Thursday, 26 April 2018

Film Review | I, Tonya (2018)

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You know their names, and you know the incident. But do you really know what happened? Craig Gillespie’s biopic I, Tonya certainly doesn’t answer any of those questions. Instead, Gillespie takes Steve Rogers fantastic screenplay and adapts conflicting interviews from those involved to give audiences another chance to decide their fate, as many did twenty-three years ago. 

Presented with immensely dark humour and cutting-edge performances, the story of the infamous American figure skater Tonya Harding has never been shown in this medium before. Gone are the 60-minute specials and media frenzy surrounding the incident, her career and personality. Instead, Gillespie presents Harding’s story in a docufiction style with mockumentary flair, recreating interviews with Harding (Margot Robbie), her ex-husband Jeff Gillooly (Sebastian Stan) and Harding’s mother LaVona (Allison Janney) to tell the story before, during and after the famed incident between Harding and her skating rival Nancy Kerrigan (Caitlin Carver). 

It’s obvious that Gillespie knew the main draw to this film would be the dramatization of the 1994 incident between Kerrigan and Harding; he doesn’t shy away from this, and neither do the characters. As interesting – and disheartening – as Harding’s childhood and pre-professional skating career is, once it comes to the famed attack, Harding exasperatingly tells the audience ‘It’s what you all came here for, folks. The fucking incident.’

Gillespie is more than candid in presenting this event, even for those who are not familiar with what occurred. The interviews surrounding the dramatization furthers Harding’s struggles of not being in control, with Gillooly and self-appointed ‘bodyguard’ Shawn Eckhardt (Paul Walter Hauser) masterminding the attack. Well, ‘masterminding’ is too strong of a word, both stumble into the events that unfold after Eckhardt takes Gillooly’s original idea of a death threat just a tad too far. Eckhardt hires two incompetent crooks to club Kerrigan in the knee, hoping that this strike will break her leg and therefore prevent her from competing against Harding in the 1994 Winter Olympics.

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The trouble with focusing on Harding’s side of the story, however, furthers the narrative that the media spun in the 1990s. That, of course, someone like Harding – who was often referred to as ‘trailer-trash’ – would be behind this assault against the ‘ice princess’ that Kerrigan was described as. The media and the public would often brush over Kerrigan’s upbringing, which was a mirror of Harding’s; struggle, poverty, and sheer determination. The media pitted the two women together when in reality it was a case of an abusive husband believing he was doing the right thing for his partner, making sure she had a sure chance of winning the Winter Olympics.

While the film does not specifically side with Harding’s version of events – or anyone’s for that matter – the film could have lent to a faux interview or two from Kerrigan to allow her side of the story to be told alongside Harding’s. Obviously, the film is I, Tonya not I, Nancy, but perspectives from both sides would have lent to a more balanced conclusion in the eyes of the audience.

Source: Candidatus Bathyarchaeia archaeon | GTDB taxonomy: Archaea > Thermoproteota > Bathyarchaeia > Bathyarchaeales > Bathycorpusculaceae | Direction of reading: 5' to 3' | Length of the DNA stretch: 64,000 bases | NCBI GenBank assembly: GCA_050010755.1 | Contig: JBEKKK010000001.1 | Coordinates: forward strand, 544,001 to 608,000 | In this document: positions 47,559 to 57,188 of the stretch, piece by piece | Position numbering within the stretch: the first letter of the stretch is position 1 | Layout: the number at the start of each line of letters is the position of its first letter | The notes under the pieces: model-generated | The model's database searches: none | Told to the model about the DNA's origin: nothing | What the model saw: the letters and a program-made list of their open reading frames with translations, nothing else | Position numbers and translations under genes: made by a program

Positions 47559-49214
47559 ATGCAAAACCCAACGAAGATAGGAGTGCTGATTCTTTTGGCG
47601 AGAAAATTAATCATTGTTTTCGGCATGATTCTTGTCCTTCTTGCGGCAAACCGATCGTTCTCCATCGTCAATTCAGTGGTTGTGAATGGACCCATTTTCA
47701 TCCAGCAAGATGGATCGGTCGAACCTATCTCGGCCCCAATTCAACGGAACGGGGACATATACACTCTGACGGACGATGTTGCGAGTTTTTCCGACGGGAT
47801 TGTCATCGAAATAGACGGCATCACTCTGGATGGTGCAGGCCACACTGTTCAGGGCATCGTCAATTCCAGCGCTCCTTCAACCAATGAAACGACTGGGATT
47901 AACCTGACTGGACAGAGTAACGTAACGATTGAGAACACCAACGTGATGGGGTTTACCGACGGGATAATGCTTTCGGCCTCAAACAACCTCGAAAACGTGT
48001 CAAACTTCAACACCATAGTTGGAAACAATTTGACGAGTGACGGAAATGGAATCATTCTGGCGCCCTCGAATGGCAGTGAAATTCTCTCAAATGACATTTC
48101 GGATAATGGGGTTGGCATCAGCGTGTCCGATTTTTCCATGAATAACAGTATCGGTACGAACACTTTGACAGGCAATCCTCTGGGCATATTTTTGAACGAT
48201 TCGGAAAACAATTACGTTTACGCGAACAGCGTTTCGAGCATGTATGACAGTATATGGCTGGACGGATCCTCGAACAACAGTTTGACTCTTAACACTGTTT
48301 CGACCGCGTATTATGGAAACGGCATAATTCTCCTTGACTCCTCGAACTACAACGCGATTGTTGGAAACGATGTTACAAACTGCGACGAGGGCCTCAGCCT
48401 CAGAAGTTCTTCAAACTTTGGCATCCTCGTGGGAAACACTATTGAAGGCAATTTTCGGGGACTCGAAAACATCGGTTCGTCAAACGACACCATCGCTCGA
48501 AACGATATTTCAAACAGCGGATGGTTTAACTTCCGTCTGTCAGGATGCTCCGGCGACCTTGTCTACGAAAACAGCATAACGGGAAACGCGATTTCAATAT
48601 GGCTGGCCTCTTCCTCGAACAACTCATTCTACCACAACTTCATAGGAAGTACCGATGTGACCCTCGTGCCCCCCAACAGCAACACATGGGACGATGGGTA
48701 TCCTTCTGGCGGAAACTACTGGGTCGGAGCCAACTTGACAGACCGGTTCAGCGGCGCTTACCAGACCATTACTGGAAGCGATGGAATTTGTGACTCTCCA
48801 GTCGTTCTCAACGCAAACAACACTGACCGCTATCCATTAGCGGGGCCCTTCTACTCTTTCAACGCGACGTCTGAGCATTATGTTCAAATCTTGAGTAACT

All of this is cemented by strong, admirable performances from Margot Robbie, Sebastian Stan and Allison Janney – and a rather underrated performance from Paul Walter Hauser – that all fit within these roles as ease, making it hard to believe that they aren’t actually the real people involved with this story. Especially when it comes to Robbie and Janney; they completely inhabit these roles to the point where Robbie spent four months training on the skating rink, and the role of LaVona was purposefully written by Rogers for Janney specifically. 

Robbie’s performances on the ice is something else entirely – it’s insane to think that it only took her four months to train for this. She glides across that ice with such ease that is easy to mistake her for Harding at points – that is until you catch a glimpse of her face in high speed turns, which is obviously CGI-ed onto one of the skating doubles faces for the more complicated move sets like the triple axel. It’s jarring at first, but once you focus more on what Robbie is doing with her feet and body rather than her face, her performances are as mesmerizing as Harding’s were back in the day.

It’s exhilarating watching a fictional version of that famed triple axel skate as it is watching the real thing, which is a testament to Gillespie’s direction and the camera setups of cinematographer Nicolas Karakatsanis and ice-skating operator Dana Morris. All three work in perfect tandem, further promoting an air of realism Harding’s hard-hitting routines to her unconventional song choices, which are too littered throughout the film courtesy of music supervisor Susan Jacobs.

With Jacobs selection, Gillespie’s dark wit, Karakatsani’s flair and Robbie’s commanding yet vulnerable performance, I, Tonya paints a visceral vision of the late 80s and early 90s that Harding had in her grasp, making her inevitable fall so much more devastating than one could have imagined. 

I, Tonya will be released via Amazon on 25 June 2018. 


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